Muzland - chords


May, 10

Music label Believe hopes to strike chord with £1.7bn float

France's Believe is tuning up for a €2bn (£1.7bn) listing as the record label aims to cash in on the rise of music streaming.  

The music services company hopes to raise €500m by floating on the Paris Euronext stock exchange to help bankroll its growth plans.

Believe owns the New York-based music distribution service TuneCore, which lets independent musicians sell their songs through streaming services such as Apple Music. 

The move comes as Universal Music - the record giant beyond Taylor Swift and Bruce Springsteen - prepares a €30bn (£26bn) listing in Amsterdam.

French media titan Vivendi is offloading 60pc of Universal through the float, with the company retaining a fifth of the stock after selling 20pc to China's Tencent. 

Believe chief executive Denis Ladegaillerie said it had a "unique model" to support independent artists and labels as streaming changes how people discover music.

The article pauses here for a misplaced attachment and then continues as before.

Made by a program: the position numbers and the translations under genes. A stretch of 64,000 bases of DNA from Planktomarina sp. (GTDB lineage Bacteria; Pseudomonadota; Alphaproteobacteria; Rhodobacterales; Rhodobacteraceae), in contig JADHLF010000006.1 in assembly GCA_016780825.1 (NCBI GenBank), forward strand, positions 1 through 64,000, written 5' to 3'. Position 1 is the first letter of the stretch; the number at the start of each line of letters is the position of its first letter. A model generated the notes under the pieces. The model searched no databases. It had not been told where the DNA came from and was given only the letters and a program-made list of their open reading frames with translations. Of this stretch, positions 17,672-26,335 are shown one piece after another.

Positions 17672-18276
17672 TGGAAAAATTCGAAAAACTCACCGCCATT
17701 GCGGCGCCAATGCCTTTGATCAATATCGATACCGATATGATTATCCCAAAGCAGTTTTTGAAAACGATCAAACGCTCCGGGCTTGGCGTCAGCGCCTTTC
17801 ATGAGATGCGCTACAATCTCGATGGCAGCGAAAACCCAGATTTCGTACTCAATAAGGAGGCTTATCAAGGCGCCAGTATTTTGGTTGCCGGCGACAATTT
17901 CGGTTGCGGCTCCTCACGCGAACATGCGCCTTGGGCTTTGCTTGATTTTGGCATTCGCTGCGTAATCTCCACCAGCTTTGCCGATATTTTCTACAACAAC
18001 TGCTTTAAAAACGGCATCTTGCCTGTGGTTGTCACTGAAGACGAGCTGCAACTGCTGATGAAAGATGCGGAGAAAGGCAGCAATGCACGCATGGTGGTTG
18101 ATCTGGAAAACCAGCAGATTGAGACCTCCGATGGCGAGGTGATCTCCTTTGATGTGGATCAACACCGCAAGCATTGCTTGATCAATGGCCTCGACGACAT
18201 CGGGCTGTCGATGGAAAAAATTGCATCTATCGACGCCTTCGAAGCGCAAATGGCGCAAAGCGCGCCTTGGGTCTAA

He said the listing will allow the company to expand faster while building a "better, more diverse, more respectful, more transparent and fairer future for all artists".

Believe recorded a 54pc rise in digital music sales to €728m for the two years to 2020, while first-quarter revenues jumped 26pc to €124m compared to last year. 

The music industry has enjoyed a resurgence in recent years as Spotify and Apple Music have ushered in a streaming boom, handing record labels a steady flow of income from subscribers. Many artists have complained that their income from streaming is marginal, however. 

Investor appetite for a slice of the music business remains higher nonetheless. Record company Warner Music floated in New York in June 2020 and its value has risen $4bn to $20bn. 

The race to market comes after Universal announced in February that it was rebooting Virgin Music nearly half a century after it disrupted the record industry.

Universal Music has refashioned the brand as a distribution and services business for musicians and labels, nine years after it acquired Virgin through a £1.2bn swoop on EMI. 

Virgin Music Label and Artists Services will offer musicians access to Universal's technology platforms and network of industry specialists in the world's top five music markets, including the UK and America. 

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